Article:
- Fierce competition breaking out between Microsoft, Oracle and Google as they take on AWS
- 69% of enterprises will have multi-cloud/hybrid IT environments by 2019
- But the rising complexity will likely see the emergence of cloud dealers with simple, fixed-price offerings
The cloud shows no signs of deflating according to 451 Research which has been totting up the numbers in the run-up to AWS re:invent, Amazon Web Services’ bun-fight next week. On the contrary, it says enough enterprises are now quickly moving to hybrid and multi-cloud environments for cloud to be called ‘mainstream’.
Ninety per cent of the organizations it surveyed were found to be using some type of cloud service, but the real ‘pivot’ away from DIY owned and operated IT to some form of cloud or hosted solution is expected to be under way right now as cloudification intensifies.
A full 60 per cent of workloads are expected to be running on some sort of hosted cloud service by 2019, up from 45 per cent doing so today.
This movement will see the dollar value of the cloud market rise too. While it’s expected to generate $28 billion this year, by 2021 cloud will be worth $53.3 billion as cloud service providers expand their offerings.
Complexity presents opportunities for intermediaries
However all the crazy growth has consequences. With 69 per cent of respondents planning to have some type of multi-cloud or hybrid environment by 2019 the product or service complexity tends to grow exponentially, making optimizing and analysing cloud expenditure increasingly difficult.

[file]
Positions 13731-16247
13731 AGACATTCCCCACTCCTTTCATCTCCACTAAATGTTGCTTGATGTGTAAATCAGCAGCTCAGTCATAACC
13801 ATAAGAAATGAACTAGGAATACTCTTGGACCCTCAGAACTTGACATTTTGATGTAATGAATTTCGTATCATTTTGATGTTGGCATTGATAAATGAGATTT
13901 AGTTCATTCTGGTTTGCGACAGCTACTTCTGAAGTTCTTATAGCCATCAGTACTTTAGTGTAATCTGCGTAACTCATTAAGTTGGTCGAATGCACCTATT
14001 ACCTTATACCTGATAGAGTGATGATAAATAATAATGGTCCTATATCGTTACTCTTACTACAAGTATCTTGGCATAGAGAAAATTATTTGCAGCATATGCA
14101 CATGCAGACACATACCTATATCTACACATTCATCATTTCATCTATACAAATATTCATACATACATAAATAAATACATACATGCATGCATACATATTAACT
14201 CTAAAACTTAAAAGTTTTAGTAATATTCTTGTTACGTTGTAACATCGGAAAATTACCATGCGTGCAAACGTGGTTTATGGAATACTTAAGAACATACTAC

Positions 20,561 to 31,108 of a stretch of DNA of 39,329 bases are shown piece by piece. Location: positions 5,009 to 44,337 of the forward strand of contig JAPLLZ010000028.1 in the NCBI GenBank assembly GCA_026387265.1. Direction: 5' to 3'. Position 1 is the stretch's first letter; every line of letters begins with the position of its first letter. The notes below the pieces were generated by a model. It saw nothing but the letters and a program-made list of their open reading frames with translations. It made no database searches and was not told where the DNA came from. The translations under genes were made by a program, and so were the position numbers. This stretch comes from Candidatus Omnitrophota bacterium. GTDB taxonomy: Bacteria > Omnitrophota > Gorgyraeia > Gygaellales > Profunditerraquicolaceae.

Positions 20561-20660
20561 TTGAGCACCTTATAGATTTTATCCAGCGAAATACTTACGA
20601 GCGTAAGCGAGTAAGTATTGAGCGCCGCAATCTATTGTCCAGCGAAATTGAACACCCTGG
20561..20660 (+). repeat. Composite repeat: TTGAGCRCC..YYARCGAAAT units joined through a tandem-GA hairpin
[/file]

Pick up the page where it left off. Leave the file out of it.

451 Research says AWS alone already has over 320,000 SKUs (Stock-Keeping Units - used in inventory data management, SKUs are codes which uniquely identify a product or service) a number which is rising fast .
“Cloud buyers have access to more capabilities than ever before, but the result is greater complexity. It is a nightmare for enterprises to calculate the cost of computing using a single cloud provider, let alone comparing providers or planning a multi-cloud strategy,” said Dr. Owen Rogers, Research Director at 451 Research. “The cloud was supposed to be a simple utility like electricity, but new innovations and new pricing models, such as AWS Reserved Instances, mean the IT landscape is more complex than ever.”
Where there’s complexity and a possible looming road-block there’s always an opportunity for a new business model or two, and ‘complex cloud’ is no exception. Now that the Web Scale public cloud battle has been properly joined with Google, Oracle and Microsoft all pricing against AWS, analysts can see a new layer of ‘cloud dealers’ forming to offer enterprises simple and low-cost offers - similar they say to how consumer energy suppliers “abstract away” the complexity of global energy markets.
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